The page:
Launched with much fanfare,BnB project has few takers

Launched to tide over the accommodation shortage when the city hosted the 2010 Commonwealth Games,the bed-and-breakfast scheme of the Delhi government has found few takers because tourists prefer guesthouses and hotels in Paharganj and Karol Bagh,officials said.

Written by Ruhi Bhasin | New Delhi | Published: July 2, 2012 12:05 am

Launched to tide over the accommodation shortage when the city hosted the 2010 Commonwealth Games,the bed-and-breakfast scheme of the Delhi government has found few takers because tourists prefer guesthouses and hotels in Paharganj and Karol Bagh,officials said.

Two years on,there are allegations that people are misusing the licence for bed-and-breakfast accommodations to open guesthouses,government officials claimed.

Delhi government’s data reveal that 502 premises,providing 1,597 rooms (some with attached bathroom),were converted into bed-and-breakfast facilities by October 2010. But in April this year,the number has come down to 403.

“People still prefer low-cost hotels in Delhi. Since bed-and-breakfast premises are inspected once in three years (when licences are renewed),we have complaints that several owners have illegally turned them into guesthouses,” Delhi Tourism’s Managing Director G G Saxena said.

Government officials said several licences in Karol Bagh and other areas have been cancelled because of this.

Unlike in New Zealand,Australia and European nations where bed-and-breakfast is popular among backpackers and budget tourists,the concept has failed to take off in Delhi,Tourism officials said.

“The scheme didn’t get a good response during the Games. The situation did not improve much after the Games either. People prefer guesthouses in Paharganj and Karol Bagh to the bed-and-breakfast rooms. Not many people are now coming forward to renew the licences,” an official said.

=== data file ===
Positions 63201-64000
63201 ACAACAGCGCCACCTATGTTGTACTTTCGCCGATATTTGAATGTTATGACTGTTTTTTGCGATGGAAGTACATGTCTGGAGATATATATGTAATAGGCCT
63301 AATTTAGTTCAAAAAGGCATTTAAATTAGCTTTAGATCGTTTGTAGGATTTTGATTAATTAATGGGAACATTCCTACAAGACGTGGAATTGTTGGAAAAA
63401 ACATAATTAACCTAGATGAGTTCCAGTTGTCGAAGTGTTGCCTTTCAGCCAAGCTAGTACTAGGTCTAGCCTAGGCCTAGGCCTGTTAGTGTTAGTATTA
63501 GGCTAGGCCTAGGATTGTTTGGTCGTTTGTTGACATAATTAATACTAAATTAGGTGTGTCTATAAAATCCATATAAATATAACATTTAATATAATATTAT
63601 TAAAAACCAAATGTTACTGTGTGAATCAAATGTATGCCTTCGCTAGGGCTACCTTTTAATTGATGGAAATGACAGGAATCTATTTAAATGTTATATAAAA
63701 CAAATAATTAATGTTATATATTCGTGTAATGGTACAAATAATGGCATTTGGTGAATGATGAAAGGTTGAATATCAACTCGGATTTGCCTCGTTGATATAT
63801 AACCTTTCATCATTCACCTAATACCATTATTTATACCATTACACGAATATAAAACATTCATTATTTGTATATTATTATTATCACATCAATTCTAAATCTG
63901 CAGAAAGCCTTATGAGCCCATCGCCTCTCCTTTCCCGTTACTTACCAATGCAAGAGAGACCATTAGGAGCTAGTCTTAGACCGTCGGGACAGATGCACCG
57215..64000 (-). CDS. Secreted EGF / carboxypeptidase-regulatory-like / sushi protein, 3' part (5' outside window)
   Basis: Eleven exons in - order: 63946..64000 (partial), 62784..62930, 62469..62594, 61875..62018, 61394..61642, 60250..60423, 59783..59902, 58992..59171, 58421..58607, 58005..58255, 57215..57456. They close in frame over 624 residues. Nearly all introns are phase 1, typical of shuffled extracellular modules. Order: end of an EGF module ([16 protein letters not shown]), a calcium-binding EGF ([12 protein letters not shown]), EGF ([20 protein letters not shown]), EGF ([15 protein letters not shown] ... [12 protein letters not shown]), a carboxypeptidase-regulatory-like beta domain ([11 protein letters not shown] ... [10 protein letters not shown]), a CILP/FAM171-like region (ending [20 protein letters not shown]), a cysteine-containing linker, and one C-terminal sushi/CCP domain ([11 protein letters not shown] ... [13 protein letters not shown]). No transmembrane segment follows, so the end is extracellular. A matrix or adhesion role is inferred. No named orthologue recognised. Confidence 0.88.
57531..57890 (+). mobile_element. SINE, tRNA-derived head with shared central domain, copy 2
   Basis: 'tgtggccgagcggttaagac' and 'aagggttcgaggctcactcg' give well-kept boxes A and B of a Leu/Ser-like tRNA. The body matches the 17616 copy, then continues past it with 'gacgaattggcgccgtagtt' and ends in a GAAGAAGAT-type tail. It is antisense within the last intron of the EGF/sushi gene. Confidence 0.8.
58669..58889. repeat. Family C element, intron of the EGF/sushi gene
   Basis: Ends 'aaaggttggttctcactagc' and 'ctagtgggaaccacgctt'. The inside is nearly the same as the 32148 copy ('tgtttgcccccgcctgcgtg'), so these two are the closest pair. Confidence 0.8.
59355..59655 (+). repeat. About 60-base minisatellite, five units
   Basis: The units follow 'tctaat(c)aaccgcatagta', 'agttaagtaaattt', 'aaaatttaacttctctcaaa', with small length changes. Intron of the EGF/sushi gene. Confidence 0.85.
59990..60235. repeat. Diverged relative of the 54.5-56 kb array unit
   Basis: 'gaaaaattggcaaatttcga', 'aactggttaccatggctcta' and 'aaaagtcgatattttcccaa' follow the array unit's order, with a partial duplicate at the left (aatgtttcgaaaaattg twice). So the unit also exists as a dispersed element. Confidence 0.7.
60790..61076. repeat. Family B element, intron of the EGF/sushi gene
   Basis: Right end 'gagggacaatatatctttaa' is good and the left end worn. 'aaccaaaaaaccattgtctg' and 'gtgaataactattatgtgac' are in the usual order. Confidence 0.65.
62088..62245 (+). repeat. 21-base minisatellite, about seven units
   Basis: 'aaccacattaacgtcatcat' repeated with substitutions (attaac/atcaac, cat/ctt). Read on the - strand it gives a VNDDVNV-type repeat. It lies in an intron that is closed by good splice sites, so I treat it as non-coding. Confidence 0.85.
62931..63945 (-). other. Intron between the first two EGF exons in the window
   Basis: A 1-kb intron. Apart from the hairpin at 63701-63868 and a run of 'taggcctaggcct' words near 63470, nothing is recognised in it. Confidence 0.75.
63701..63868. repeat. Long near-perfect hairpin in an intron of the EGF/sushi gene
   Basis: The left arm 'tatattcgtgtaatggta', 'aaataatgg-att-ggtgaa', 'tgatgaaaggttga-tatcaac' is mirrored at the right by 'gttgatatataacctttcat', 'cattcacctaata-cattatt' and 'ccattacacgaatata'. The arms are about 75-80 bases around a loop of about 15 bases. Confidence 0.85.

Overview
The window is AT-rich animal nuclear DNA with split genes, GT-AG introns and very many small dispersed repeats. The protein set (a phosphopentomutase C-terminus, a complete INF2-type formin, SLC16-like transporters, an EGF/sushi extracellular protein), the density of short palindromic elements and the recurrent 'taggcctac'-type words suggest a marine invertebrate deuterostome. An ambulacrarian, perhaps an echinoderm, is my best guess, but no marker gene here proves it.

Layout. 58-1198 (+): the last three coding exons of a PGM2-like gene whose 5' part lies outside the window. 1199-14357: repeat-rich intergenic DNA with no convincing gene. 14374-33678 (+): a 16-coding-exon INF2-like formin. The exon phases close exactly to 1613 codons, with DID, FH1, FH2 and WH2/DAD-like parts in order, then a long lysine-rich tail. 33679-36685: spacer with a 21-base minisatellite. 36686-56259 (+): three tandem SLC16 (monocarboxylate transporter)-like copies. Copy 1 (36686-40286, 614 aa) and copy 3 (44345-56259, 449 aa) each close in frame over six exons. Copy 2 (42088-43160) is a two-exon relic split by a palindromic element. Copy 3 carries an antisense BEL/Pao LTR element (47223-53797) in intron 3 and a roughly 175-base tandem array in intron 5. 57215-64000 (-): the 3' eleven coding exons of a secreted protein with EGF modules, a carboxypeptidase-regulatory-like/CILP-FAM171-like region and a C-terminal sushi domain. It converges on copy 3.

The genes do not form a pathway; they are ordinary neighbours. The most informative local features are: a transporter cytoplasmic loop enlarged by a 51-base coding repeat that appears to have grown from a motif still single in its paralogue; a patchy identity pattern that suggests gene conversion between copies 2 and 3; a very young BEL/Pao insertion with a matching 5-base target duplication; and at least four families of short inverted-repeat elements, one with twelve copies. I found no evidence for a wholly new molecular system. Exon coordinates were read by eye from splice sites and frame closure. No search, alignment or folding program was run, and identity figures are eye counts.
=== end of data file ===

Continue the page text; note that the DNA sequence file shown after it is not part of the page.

“But some of them,located in South Delhi’s CR Park,GK-I and GK-II,are still doing good business. These are in well-maintained and that makes a big difference,” the official said.

Though the scheme was launched with much fanfare,there have been allegations that government agencies have not shown the kind of interest that was necessary to pull it through.

“Police verifies the owners before registration and the licensing process is quite strict,but the government has no say in fixing room tariff. This is decided by the owners. There is no guideline to determine the upper limit for tariff,” an official said.

“Also,no routine check is done to see if these facilities are functioning properly,” the official said. Officials of Delhi Tourism,which implements the scheme,said they were trying to revive it and update the bed-and-breakfast directory.

“We will call a conference of all the owners of bed-and-breakfast facilities. We give them a basic course on how to maintain their property and deal with tourists,” Saxena said.

“The scheme will gain popularity if the facilities are located near places of tourist attraction. We plan to request owners of havelis and bungalows to operate bed-and-breakfast facilities on their premises,” Saxena said.

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